By Adam Hartley | A controversial new study that uses Bluetooth technology to track UK citizens, without their knowledge, has come under fire from privacy campaigners.
The Cityware study – has been set up with the objective “to develop theory, principles, tools and techniques for the design, implementation and evaluation of city-scale pervasive systems as integral facets of the urban landscape.”
Big and clever, academic-sounding words, for sure. But what does this actually mean?
Science or surveillance?
A report in today’s Guardian claims that the Cityware researchers at Bath University have “installed scanners at secret locations in offices, campuses, streets and pubs to pinpoint people’s whereabouts.”
More worryingly, the report continues: “The scanners, the first 10 of which were installed in Bath three years ago, are capturing Bluetooth radio signals transmitted from devices such as mobile phones, laptops and digital cameras, and using the data to follow unwitting targets without their permission.”
Eamonn O’Neill, Cityware’s director, claims that his study is not interested in tracking individuals but is more “interested in the aggregate behaviour of city dwellers as a whole,” adding that the “notion that any agency would seriously consider Bluetooth scanning as a surveillance technique is ludicrous.”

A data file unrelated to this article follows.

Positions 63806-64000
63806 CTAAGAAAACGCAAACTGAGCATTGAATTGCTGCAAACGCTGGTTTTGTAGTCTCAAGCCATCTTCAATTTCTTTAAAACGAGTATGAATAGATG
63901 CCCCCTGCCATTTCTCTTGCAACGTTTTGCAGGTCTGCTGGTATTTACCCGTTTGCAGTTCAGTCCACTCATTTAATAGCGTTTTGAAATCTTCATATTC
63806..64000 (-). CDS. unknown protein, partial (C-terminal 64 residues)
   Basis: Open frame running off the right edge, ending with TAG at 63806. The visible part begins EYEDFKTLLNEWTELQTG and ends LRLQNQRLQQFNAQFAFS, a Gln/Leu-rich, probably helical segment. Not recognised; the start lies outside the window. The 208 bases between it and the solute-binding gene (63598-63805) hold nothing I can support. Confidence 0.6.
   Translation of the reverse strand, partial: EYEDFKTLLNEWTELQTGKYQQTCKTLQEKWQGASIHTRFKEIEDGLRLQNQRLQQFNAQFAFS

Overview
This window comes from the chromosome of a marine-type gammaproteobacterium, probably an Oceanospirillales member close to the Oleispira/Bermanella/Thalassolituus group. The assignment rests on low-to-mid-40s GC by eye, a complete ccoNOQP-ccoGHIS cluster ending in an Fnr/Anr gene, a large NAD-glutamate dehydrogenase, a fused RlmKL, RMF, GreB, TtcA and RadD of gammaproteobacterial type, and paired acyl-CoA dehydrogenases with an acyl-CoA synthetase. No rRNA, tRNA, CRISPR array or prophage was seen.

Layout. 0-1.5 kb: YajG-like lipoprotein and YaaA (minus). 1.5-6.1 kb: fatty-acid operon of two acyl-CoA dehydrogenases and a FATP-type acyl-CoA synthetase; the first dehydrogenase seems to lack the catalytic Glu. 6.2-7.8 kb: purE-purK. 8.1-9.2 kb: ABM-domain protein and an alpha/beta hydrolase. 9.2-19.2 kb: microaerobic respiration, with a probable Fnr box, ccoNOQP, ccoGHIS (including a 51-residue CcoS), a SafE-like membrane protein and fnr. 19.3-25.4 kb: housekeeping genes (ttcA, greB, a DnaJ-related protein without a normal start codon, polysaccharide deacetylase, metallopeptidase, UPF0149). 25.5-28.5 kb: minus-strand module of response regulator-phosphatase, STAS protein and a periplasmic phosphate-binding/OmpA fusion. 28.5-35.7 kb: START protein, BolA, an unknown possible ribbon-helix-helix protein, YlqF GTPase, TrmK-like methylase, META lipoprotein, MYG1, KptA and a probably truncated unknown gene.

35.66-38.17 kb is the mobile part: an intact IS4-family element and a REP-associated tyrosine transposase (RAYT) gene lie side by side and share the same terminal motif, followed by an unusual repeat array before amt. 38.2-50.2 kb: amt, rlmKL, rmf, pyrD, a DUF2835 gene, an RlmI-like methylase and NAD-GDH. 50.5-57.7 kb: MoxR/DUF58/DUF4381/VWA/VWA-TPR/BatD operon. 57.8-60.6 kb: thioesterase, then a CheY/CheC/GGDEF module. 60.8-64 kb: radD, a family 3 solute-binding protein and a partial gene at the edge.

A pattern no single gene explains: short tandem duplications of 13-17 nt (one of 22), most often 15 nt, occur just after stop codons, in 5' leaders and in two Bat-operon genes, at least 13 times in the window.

The CCTV of the mobile industry
However, certain privacy campaigners strongly disagree, with Simon Davies, director of Privacy International responding: “This is yet another example of moronic use of technology.
“For Bath University to assert that there aren’t privacy implications demonstrates an astonishing disregard for consumer rights. If the technology is as safe as they claim, then all the technical specifications should be published and people should be informed when they are being tracked.
“This technology could well become the CCTV of the mobile industry. It would not take much adjustment to make this system a ubiquitous surveillance infrastructure over which we have no control.”
Former Cityware researcher Vassilis Kostakos, conceded that “If a person’s phone is talking to a scanner, then they should be told about it. Any technology can have good and bad consequences. In many ways, I think the role of a scientist is to point out both. I agree this is complex and I agree there are harmful scenarios.”